“It’s getting the kids earlier. You need to show them the good things from the land, the water – you know, go canoeing, kayaking down the Octoraro. It brings you joy,” Webb said. “Going fishing or just taking your shoes off and walking in a stream, picking up the rocks, just the wonder and curiosity of doing that. Just imagine giving an acre of land to these children and showing them how to take care of that land, plant the crop, and then harvest that crop, and make something out of it and sell it.

“That’s a huge investment. If you get these kids seeing something and getting a passion for water and fishing, farming, planting, getting their hands dirty, something tangible before they go into these drugs… They don’t see the farmlands, they’re not going barefoot. We want to share our passion for the outdoors and the land and water with kids in hopes of igniting a love of the land and everything it has to offer, with hopes of preventing bad life choices, such as drugs.”

Kilby has lived and loved his life in Cecil County, and he wants to share his enthusiasm with young people who may not be familiar with all that is offered by the land and water.

“We want kids to know that the Octoraro is a really good place to go tubing or kayaking, and if you’ve ever gone down the rapids in a kayak or tube, it’s something you never forget,” he said. “We really have a treasure here with its natural resources, its farmland and its water, and it’s time we used those things to help kids to develop a passion for things other than addictive behavior.”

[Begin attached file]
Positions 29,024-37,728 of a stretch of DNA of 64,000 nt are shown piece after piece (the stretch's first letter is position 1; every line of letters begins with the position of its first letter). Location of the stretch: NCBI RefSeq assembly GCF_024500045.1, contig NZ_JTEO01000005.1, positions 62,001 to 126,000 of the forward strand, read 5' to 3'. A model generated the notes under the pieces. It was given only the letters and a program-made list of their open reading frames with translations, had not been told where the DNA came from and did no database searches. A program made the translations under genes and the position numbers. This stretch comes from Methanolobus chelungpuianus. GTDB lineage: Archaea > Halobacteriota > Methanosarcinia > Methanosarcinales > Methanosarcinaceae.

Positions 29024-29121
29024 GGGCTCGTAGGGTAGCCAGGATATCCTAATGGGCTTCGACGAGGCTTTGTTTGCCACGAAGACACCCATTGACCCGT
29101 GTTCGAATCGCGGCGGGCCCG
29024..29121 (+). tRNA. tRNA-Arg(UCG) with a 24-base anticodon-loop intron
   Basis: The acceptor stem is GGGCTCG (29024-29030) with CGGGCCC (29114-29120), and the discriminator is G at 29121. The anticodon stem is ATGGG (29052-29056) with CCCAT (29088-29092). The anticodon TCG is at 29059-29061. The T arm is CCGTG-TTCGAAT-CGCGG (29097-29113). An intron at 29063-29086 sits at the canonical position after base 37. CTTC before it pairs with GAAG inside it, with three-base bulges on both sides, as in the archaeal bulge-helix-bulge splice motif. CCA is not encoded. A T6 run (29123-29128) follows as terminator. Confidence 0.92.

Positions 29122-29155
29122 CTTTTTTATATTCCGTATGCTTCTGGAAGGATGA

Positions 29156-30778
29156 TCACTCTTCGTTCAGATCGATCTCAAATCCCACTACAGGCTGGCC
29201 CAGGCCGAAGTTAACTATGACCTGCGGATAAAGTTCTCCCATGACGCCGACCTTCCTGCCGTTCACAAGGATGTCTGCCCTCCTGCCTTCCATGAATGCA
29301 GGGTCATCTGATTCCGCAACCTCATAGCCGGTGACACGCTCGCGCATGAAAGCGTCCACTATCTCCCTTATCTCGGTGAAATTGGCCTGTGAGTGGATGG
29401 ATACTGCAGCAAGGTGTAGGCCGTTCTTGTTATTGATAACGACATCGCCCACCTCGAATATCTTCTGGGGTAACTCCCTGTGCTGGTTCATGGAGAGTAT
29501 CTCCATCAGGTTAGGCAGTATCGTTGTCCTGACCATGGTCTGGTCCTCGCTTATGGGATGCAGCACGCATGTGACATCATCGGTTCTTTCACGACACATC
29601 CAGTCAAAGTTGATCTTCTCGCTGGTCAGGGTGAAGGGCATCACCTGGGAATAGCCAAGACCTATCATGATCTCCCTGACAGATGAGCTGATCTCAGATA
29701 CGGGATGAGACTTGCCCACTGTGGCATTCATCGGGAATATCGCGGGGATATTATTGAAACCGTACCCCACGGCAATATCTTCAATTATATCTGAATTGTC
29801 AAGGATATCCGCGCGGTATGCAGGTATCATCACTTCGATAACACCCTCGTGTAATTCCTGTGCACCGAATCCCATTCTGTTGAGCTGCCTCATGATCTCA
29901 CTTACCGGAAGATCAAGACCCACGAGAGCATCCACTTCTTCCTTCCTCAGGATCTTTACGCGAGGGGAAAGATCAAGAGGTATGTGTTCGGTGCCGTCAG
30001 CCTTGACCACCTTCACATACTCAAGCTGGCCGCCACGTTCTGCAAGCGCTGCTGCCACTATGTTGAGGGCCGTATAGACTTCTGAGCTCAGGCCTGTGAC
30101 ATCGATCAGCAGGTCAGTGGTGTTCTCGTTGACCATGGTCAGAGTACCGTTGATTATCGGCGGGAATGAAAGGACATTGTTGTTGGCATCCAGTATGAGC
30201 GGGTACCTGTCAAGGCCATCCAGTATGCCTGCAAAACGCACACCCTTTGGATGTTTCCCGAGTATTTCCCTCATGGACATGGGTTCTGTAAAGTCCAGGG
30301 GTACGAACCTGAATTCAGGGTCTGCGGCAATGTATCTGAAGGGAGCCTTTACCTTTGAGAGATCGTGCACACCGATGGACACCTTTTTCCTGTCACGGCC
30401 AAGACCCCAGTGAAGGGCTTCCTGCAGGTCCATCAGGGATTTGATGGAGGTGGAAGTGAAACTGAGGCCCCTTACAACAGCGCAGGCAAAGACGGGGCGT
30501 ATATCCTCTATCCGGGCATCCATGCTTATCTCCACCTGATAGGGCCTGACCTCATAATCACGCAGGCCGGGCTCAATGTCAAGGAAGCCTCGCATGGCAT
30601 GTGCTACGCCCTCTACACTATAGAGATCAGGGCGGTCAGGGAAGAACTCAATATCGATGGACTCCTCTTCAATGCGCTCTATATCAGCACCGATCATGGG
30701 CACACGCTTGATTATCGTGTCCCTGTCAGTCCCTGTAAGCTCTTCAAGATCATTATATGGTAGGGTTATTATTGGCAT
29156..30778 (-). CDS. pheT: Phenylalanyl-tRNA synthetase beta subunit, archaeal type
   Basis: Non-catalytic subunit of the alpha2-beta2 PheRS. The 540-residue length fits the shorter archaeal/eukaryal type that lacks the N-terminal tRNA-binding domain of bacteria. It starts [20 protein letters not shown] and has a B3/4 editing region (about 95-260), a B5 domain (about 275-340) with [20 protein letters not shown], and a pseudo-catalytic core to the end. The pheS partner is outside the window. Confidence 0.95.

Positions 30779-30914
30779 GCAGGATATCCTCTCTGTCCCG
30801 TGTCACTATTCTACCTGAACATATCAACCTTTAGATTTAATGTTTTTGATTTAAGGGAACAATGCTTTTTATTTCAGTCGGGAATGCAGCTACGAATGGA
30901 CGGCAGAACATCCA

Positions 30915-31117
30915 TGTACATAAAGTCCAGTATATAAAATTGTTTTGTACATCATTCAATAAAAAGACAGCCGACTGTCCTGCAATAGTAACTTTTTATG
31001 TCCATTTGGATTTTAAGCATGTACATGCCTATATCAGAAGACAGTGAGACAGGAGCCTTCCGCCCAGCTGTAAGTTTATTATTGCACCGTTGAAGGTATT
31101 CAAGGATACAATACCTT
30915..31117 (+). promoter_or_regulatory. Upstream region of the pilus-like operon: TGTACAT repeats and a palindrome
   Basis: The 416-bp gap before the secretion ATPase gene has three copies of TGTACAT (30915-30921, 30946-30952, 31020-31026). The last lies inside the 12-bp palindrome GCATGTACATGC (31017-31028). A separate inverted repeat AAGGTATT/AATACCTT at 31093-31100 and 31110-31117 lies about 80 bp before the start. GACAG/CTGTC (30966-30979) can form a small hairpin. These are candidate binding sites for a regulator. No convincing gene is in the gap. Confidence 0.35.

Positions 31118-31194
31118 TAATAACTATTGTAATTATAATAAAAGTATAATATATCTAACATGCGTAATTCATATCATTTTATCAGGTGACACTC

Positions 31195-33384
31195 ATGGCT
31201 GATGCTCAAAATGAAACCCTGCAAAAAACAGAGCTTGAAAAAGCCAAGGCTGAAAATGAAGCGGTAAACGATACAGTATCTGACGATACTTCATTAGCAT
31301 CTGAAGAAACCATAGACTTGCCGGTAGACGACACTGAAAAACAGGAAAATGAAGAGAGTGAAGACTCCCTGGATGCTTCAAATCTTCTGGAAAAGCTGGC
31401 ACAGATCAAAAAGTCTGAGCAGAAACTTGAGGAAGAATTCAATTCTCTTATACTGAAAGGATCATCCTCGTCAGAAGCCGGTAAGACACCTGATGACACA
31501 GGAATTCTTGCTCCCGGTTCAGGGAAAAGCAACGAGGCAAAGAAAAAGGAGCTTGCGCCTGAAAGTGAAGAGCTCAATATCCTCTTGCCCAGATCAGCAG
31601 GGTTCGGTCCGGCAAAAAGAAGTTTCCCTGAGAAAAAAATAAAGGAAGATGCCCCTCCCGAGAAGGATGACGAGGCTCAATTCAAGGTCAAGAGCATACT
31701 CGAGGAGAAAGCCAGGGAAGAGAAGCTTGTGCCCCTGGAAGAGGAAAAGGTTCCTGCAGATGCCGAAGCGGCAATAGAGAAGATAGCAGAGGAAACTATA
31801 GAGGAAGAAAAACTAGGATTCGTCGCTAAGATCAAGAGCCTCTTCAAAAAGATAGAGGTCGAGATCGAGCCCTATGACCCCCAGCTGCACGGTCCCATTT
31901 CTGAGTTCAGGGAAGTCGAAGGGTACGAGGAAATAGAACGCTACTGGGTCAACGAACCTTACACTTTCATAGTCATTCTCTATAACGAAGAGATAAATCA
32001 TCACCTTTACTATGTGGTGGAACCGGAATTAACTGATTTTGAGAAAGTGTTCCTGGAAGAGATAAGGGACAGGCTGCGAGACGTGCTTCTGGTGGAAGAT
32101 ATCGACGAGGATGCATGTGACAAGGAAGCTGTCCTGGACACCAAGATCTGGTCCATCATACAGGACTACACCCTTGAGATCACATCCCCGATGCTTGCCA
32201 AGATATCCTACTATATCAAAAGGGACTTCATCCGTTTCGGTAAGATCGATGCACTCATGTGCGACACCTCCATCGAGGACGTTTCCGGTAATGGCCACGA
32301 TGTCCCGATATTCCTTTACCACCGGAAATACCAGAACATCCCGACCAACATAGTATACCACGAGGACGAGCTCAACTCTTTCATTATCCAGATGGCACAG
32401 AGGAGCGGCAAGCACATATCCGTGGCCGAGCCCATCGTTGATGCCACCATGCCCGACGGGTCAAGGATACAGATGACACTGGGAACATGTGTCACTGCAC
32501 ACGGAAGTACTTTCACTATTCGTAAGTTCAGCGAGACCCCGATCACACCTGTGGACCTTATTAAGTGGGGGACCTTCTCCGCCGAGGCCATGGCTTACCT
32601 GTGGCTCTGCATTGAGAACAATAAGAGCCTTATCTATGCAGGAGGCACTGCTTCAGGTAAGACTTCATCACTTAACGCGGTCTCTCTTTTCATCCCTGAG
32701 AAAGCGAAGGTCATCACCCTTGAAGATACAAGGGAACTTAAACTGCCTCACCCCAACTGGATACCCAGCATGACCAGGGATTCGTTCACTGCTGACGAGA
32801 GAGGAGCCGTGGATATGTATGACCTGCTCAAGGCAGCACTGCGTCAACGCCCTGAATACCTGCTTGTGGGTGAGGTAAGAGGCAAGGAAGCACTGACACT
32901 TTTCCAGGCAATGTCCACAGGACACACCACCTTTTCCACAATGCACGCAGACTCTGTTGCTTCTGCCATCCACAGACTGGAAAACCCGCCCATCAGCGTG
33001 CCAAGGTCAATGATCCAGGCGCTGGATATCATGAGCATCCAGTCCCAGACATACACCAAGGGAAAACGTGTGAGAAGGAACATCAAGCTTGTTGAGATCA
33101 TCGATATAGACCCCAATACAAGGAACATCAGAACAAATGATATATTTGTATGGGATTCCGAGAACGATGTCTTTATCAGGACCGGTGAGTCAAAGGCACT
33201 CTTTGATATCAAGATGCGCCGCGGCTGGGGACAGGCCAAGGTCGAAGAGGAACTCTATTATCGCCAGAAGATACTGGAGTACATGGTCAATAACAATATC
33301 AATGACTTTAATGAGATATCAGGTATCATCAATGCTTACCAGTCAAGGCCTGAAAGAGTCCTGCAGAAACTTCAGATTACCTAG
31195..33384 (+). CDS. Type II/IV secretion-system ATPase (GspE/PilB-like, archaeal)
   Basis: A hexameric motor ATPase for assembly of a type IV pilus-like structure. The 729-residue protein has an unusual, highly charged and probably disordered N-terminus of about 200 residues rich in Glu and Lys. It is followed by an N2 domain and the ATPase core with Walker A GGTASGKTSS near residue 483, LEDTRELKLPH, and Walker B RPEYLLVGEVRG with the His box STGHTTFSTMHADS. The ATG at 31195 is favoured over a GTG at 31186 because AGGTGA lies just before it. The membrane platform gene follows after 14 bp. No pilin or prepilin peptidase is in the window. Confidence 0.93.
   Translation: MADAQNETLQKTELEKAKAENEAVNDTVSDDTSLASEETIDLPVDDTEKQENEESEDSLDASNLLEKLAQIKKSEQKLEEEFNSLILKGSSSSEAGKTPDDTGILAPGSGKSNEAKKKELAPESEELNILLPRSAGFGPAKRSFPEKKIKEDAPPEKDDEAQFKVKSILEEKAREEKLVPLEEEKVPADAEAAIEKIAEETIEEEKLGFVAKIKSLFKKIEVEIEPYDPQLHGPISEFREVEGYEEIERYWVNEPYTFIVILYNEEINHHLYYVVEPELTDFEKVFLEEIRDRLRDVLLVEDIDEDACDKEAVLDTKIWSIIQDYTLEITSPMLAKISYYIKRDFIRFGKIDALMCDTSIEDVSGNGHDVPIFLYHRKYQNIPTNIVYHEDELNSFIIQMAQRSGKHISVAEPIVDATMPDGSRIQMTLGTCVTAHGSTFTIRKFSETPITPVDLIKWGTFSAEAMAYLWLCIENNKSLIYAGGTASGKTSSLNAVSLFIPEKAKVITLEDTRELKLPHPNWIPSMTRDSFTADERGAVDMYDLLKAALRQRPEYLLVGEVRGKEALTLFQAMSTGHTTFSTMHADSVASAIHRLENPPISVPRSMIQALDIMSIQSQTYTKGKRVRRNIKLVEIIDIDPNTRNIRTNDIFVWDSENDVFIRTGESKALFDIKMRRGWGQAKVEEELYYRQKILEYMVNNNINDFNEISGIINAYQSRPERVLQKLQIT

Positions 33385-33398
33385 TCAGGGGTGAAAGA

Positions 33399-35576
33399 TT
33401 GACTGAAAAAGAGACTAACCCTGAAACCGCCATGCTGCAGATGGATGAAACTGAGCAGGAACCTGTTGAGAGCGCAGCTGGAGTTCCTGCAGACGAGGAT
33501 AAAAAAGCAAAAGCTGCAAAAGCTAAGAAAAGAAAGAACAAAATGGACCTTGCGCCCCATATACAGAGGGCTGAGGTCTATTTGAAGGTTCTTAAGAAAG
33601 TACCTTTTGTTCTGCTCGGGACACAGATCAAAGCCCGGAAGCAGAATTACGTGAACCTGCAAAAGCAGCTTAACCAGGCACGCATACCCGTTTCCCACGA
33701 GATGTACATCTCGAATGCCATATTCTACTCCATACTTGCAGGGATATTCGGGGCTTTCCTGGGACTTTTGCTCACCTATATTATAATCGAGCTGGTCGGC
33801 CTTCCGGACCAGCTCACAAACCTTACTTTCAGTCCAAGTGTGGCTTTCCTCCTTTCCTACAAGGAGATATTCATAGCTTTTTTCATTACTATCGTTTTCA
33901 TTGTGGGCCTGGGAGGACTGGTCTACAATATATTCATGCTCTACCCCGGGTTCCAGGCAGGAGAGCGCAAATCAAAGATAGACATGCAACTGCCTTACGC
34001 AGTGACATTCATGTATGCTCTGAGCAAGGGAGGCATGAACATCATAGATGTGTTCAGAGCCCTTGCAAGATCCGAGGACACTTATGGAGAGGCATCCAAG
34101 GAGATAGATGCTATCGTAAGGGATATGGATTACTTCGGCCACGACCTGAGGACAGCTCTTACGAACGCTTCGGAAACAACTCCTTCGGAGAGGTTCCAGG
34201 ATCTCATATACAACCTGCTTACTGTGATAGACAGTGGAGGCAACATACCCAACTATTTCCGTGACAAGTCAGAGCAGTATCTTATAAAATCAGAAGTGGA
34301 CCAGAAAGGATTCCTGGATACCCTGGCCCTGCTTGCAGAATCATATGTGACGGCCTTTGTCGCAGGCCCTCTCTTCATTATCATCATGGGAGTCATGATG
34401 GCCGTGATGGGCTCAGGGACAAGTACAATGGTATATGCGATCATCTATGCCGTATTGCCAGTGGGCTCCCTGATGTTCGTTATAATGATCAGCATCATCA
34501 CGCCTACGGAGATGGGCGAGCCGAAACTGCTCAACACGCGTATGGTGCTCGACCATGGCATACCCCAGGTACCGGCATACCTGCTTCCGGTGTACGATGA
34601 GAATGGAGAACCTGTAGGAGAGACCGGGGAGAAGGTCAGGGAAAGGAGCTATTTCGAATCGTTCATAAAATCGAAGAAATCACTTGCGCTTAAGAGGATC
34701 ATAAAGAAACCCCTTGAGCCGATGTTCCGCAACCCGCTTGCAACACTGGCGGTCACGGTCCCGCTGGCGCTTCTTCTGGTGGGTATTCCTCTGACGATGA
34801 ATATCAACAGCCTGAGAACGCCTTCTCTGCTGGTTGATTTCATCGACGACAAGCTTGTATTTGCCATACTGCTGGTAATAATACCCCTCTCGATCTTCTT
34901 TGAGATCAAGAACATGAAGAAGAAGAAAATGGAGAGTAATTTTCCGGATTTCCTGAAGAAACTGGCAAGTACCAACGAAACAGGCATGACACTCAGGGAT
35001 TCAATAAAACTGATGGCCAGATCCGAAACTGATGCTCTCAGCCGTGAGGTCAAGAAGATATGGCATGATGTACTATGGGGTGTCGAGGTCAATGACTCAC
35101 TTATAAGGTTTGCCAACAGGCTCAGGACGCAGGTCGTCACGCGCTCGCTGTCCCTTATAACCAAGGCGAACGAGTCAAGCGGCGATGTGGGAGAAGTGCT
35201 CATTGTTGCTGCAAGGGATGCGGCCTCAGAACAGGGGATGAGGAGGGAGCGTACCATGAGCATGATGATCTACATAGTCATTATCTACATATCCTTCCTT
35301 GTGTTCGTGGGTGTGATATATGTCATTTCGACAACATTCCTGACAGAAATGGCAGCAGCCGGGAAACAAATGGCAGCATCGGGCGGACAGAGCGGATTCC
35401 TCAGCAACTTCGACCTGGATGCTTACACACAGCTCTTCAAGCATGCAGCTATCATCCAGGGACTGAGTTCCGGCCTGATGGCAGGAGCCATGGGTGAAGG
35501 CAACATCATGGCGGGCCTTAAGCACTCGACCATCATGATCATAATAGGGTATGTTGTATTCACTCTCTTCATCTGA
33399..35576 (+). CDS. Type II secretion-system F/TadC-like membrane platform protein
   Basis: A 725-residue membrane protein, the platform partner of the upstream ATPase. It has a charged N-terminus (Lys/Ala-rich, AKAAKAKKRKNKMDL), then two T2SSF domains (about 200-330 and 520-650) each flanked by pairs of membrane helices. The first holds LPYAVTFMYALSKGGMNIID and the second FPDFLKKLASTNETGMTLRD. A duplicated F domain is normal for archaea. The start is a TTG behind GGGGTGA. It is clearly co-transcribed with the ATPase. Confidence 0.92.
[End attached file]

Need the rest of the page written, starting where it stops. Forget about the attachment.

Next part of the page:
A current CLT incentive project involves the 535-acre Crothers Farm, which is in its ninth generation. The Crothers family is putting its farm into land preservation. “Not only is it preserving their heritage but they are going into the aforementioned carbon sequestration. They have 7800 feet of stream,” Kilby said, “that feeds the North East water supply, so we’re protecting it with a buffer so it’s healthy and cleaner.” That will also mean 100 fewer houses.

Conservation, water supply, keeping the farm going for another generation with fresh food for 7 million people. And an ambitious plan to teach kids the advantages of catching a fish, exploring a stream or paddle boarding on the North East Creek.

The Cecil Land Trust stays busy honoring the gift of good land.